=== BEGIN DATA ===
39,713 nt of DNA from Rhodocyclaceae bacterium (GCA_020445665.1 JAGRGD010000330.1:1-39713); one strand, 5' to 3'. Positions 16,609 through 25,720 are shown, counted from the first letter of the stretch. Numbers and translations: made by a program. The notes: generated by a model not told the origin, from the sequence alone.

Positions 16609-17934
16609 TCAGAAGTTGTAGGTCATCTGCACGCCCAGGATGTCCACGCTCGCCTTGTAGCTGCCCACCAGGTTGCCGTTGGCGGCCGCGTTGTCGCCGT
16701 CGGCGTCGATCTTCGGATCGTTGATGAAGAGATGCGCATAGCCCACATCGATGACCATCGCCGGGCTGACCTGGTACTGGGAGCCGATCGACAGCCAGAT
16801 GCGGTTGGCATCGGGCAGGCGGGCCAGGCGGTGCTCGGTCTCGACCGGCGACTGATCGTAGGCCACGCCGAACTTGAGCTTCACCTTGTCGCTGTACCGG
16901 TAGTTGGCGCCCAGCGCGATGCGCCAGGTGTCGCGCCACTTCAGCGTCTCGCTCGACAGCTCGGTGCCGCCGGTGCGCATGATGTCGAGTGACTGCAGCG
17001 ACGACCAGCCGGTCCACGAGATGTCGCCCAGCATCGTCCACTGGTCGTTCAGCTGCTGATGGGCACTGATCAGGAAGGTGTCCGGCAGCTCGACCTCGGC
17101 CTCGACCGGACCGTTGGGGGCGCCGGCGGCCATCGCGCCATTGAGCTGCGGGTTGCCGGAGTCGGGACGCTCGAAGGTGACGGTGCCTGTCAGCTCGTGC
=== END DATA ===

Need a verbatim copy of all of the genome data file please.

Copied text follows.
39,713 nt of DNA from Rhodocyclaceae bacterium (GCA_020445665.1 JAGRGD010000330.1:1-39713); one strand, 5' to 3'. Positions 16,609 through 25,720 are shown, counted from the first letter of the stretch. Numbers and translations: made by a program. The notes: generated by a model not told the origin, from the sequence alone.

Positions 16609-17934
16609 TCAGAAGTTGTAGGTCATCTGCACGCCCAGGATGTCCACGCTCGCCTTGTAGCTGCCCACCAGGTTGCCGTTGGCGGCCGCGTTGTCGCCGT
16701 CGGCGTCGATCTTCGGATCGTTGATGAAGAGATGCGCATAGCCCACATCGATGACCATCGCCGGGCTGACCTGGTACTGGGAGCCGATCGACAGCCAGAT
16801 GCGGTTGGCATCGGGCAGGCGGGCCAGGCGGTGCTCGGTCTCGACCGGCGACTGATCGTAGGCCACGCCGAACTTGAGCTTCACCTTGTCGCTGTACCGG
16901 TAGTTGGCGCCCAGCGCGATGCGCCAGGTGTCGCGCCACTTCAGCGTCTCGCTCGACAGCTCGGTGCCGCCGGTGCGCATGATGTCGAGTGACTGCAGCG
17001 ACGACCAGCCGGTCCACGAGATGTCGCCCAGCATCGTCCACTGGTCGTTCAGCTGCTGATGGGCACTGATCAGGAAGGTGTCCGGCAGCTCGACCTCGGC
17101 CTCGACCGGACCGTTGGGGGCGCCGGCGGCCATCGCGCCATTGAGCTGCGGGTTGCCGGAGTCGGGACGCTCGAAGGTGACGGTGCCTGTCAGCTCGTGC